“I know you don’t deserve this, Austin,” I tell the subject, ignoring Daniel. You came to me looking for help. And look what I’ve done to you. I don’t want to kill you,” I lie, choking back laughter at the very notion, “I want to save you.”

“Save me?” he asks. “I like what you’ve done to me. To us - the brat and I.”

“I’m not talking to you, cretin,” I snap. “I’m talking to Austin.” I’m really talking to myself, knowing that Daniel, fascinated by my own speech, will finally shut up and listen, although he will forget quickly thereafter. The lessening of Austin’s control over the subject’s body, the more easily overwhelmed Daniel is by flashing lights, sounds and colors. Sedation is less necessary than when he was finally captured and returned to my hospice.

“You came to me looking for a last resort cure to intractable epilepsy. Or rather, your mother did. Do you remember your mother? Are you in there, Austin? Her name was Gloria. She loved you very much, before Daniel killed her. Can you hear me?” I ask. I walk over to Daniel, looking into his bloody eye. The eye that belongs to Austin still rolls around loosely. I close it with my fingers, Daniel not even flinching. It doesn’t re-open. Somehow, this comforts me.

“Brain surgery was out of the question, Gloria wouldn’t have it. But although I couldn’t help you initially, your mother was very lonely, and so was I. And we came to love one another, and eventually, I came to love you, and you called me father. Can you hear me, Austin?” No response from Daniel, who only stares up at me, fascinated. “I grew to think of your life as my responsibility to your mother. I suggested brain surgery three times, all three times resulting in an awful fight, two of those times right in front of you. I’m sure you remember that, Austin.” I keep repeating his name, hoping to spark him back to life through the use of these memories - knowing, however, that it’s unlikely. Although the language version of these memories are stored in his hemisphere, the audial, visual and sensory portions of those memories belong to Daniel. Although he’s accessing Austin’s half of the brain in order to communicate and maintain a fundamental understanding of the world around him, it seems clear to me that he has no memory of what I’m talking about. Austin is too far gone to let him know.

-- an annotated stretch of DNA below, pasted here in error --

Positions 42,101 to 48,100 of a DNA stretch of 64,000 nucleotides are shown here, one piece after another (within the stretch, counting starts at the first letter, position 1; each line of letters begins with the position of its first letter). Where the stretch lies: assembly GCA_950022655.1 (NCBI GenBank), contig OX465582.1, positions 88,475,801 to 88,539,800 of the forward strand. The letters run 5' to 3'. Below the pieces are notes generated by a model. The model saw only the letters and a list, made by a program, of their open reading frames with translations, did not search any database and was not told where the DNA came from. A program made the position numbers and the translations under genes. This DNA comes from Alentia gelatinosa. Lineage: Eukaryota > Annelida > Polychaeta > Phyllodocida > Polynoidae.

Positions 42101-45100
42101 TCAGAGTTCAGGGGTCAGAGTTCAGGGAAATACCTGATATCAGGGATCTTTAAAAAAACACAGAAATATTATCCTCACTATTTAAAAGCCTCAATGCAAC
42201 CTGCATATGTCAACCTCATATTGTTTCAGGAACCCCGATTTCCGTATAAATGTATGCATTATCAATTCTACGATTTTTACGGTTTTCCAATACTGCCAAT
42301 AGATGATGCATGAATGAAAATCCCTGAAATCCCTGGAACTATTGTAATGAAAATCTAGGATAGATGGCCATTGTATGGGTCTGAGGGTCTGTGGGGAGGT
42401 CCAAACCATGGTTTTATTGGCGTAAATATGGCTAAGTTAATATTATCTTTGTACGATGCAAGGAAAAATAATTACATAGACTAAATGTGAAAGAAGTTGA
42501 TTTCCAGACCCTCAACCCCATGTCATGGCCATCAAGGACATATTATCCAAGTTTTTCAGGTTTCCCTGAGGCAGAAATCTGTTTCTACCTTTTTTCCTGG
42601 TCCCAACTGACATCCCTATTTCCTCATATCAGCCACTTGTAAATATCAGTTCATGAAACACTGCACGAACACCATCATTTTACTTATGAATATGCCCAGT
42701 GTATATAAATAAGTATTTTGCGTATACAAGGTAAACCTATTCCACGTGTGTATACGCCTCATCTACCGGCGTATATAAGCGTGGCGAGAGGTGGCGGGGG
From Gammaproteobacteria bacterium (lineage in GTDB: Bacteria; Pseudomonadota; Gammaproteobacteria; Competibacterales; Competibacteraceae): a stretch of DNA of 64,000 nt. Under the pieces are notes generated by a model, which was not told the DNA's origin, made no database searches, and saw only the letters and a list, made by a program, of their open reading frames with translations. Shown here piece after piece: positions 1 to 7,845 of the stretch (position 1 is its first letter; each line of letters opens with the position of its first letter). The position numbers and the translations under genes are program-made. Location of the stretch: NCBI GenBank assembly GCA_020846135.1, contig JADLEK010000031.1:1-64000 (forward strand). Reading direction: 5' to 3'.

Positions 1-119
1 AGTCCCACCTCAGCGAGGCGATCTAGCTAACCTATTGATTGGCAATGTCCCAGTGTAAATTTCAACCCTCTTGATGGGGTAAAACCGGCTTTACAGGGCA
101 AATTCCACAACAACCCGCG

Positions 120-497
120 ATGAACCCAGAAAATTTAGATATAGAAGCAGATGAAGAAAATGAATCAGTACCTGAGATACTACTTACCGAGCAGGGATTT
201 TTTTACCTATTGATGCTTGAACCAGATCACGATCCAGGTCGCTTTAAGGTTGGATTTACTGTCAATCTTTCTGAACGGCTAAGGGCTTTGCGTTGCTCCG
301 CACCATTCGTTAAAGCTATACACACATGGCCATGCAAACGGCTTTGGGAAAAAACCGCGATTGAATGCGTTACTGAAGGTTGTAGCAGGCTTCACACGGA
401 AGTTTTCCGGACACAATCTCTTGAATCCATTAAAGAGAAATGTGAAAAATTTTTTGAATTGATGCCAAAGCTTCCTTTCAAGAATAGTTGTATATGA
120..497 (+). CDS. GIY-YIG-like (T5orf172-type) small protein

“You nearly choked to death when you were sixteen, and that’s when your mother had a nervous breakdown. I was desperate to fix you. I did what I had to do. Do you remember taking those pills, Austin?” Nothing. “You got better, for awhile. And then your mother got better. And then I realized you weren’t Austin anymore, at least not all the time.” This time the left-half of the subject’s face smiles, Daniel finally remember something - his birth.

I glance at the brainwave monitors. There is still a very low amount of activity in the left-hemisphere, much to my dismay. I glance back down at Daniel. “I didn’t believe you existed, at first. I thought that Austin was just… changing. Getting older, and different because of the alleviation of his symptoms. But it was you. Taking over.” The left-side of the subject’s mouth grins wide, bearing teeth. The right side is flat, emotionless. He remembers fully, now.

“I didn’t believe what was happening until you killed Gloria. And I should have killed you then. But because Cerebra provided the treatments which led to your mutation,” I say, spitting the word at the body snatcher inside of the vessel of my adopted son, “and my employ, Cerebra and the U.S. government thought would prove more valuable as a subject of study for the refinement of the treatment that I ruined you with. Austin had no idea what was happening, when you let him take over, his dead mother lying before him. You’re hideous. An abomination of nature. I don’t know what you are, Daniel, but it isn’t human.”

“I’m a mistake,” he says with startling clarity. “Something that should have never been. But here I am.”

“Yes,” I tell him. “Here you are.”

His grotesque half-smile resumes and I back away from him, disgusted. “Do you like observing your mind deteriorate to the point of non-existence?” I ask him. “Do you like feeling yourself blow away like dust in the wind?”

“It’s quite charming,” he says. “It feels lovely.”

“If you ever do succeed in killing Austin, or if you continue to diminish his existence as you have been for months now, you will never be able to have conversations with me. You will never be able to conjure sentences like that, or place any of your thoughts in any context whatsoever. You will rapidly dissipate. Is that what you want? You have to let…” I stop, knowing it’s futile to even continue.

“What do I have to do, father?” he asks me, taunting with his every syllable, knowing exactly what I’m going to say and purposely no longer referring to me as Dr. Randall.